The one irritating thing about the final seasonís storyline was the name Prophet 5. Donít the writers know this was also the name of the first fully programmable electronic synthesizer, used by most rock bands the world over? Could they not have come up with a slightly more original name?
One good thing about this series though is that they are very reasonably priced, especially compared with HBO series which are usually twice as much as any other series even though their seasons are usually shorter and you have to pay to see the original programs on cable to start with!
Some reviewers have suggested that the video quality on these discs is inferior to prior seasons since there are only four discs and five episodes per disc. But I canít really see any difference. The video quality looks better than broadcast and about the same as any other season to me, no flaws I can detect.
Not that exceptional but no problems either, a good mix of dialogue, sound effects, and music. The overall volume is a little low but the 5.1 works well.
Special Features ***1/2
Special features include Celebrating 100, which is much more than just a self-congratulatory featurette, they brought back Bradley and the episode itself was very physical and involved, and we see how the whole show is made behind the scenes. The whole production itself is difficult for Garner since she has to constantly speak in other languages and be different femme fatales.
The documentary on Rambaldi gives us the background on the renaissance alchemist, who searched for the divine through technology, and we realize that the whole series has more or less been built around his legend, with various artifacts being shown through the entire series. He was to this series what DaVinci was to the DaVinci code. I recommend watching this one first. Some of his sketches of course resemble Jennifer Garner, since Sydney is supposed to make the prophecy of centuries come true, of course. I thought they were going to say she was the Messiah, but some males already think she is!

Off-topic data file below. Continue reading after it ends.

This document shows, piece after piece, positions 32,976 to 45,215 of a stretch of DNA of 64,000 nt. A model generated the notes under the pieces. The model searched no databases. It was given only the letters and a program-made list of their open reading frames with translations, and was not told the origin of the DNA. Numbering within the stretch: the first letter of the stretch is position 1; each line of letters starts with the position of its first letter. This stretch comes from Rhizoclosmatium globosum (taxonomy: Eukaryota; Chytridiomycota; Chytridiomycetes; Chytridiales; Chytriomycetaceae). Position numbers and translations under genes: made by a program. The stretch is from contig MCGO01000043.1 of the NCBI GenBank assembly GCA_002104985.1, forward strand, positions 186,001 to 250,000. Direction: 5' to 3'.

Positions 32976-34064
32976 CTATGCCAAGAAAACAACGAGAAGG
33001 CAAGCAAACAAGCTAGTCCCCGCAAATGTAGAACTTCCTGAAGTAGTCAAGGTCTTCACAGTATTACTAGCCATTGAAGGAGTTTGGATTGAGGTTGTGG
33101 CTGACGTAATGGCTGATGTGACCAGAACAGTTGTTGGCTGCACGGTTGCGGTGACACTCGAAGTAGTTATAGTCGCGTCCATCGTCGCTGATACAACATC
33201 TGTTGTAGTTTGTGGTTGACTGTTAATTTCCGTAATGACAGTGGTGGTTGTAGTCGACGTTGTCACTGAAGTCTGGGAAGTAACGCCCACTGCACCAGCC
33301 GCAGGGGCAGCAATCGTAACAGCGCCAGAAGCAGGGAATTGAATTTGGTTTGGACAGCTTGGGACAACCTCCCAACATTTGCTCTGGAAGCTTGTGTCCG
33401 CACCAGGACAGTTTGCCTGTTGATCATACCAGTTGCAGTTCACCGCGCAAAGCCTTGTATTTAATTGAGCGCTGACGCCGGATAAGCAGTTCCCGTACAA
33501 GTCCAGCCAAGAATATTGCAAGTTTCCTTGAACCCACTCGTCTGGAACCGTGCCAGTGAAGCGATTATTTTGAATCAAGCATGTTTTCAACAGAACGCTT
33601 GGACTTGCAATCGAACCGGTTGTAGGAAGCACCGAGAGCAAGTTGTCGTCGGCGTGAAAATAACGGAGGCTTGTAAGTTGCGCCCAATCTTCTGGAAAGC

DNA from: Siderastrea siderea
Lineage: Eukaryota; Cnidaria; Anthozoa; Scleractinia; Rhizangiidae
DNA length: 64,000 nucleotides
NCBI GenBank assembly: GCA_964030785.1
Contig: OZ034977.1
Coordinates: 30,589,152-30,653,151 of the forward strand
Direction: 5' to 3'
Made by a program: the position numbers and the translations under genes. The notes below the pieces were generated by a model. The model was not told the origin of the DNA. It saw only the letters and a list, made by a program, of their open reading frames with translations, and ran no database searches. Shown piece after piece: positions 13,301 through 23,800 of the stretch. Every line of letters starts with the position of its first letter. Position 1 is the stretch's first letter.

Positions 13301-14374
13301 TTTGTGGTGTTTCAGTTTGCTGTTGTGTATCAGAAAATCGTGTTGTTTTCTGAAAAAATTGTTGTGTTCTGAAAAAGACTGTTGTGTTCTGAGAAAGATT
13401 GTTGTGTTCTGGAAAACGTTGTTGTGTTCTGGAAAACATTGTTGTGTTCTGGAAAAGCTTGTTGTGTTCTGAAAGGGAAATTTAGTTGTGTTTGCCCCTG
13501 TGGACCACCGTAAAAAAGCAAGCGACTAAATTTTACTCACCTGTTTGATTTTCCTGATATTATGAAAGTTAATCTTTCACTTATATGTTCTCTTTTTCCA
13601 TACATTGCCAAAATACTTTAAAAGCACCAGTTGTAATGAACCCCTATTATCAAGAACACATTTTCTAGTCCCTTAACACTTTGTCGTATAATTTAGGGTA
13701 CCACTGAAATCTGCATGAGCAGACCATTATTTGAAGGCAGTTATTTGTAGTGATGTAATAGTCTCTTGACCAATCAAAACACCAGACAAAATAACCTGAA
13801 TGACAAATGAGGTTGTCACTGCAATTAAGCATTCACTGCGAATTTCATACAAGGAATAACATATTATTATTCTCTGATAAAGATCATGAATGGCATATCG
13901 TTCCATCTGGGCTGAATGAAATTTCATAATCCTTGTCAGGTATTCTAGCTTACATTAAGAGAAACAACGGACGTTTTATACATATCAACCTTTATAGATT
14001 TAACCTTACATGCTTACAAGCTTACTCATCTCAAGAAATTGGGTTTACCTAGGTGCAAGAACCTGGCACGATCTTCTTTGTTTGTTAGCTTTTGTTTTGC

Heightening the Drama: The Music of Alias is worthwhile because the music of the series has always helped, as it usually does in science fiction. Many members of the cast and production crew say that the composing of Michael Giacchino is one of the best things to happen to the show.
The New Recruit: On Set with Rachel Nichols is fun because in Season Four she was recruited to the agency much in the same way that Sydney (Jennifer Garner) was, she is maybe the younger sister of the main character. She shares some wardrobe secrets and how much fun it is to ďget intelĒ on a daily basis.
The bloopers are funnier than you might expect because many of them are actually skits and spoofs, including one with J.J. Abrams actually trying to recruit Jennifer Garner to play the lead role. Considering the show made their careers, the skit is hilarious.
I am grateful once again for a great DVD release since my Dish recorder crashed in the middle of the season and I missed a few episodes in the middle. I know how the season began, and how it ended, but not how we got there. While the season was somewhat rushed, and the story reminded me of James Bond meets the DaVinci Code and Kill Bill, it was still a thrilling ride.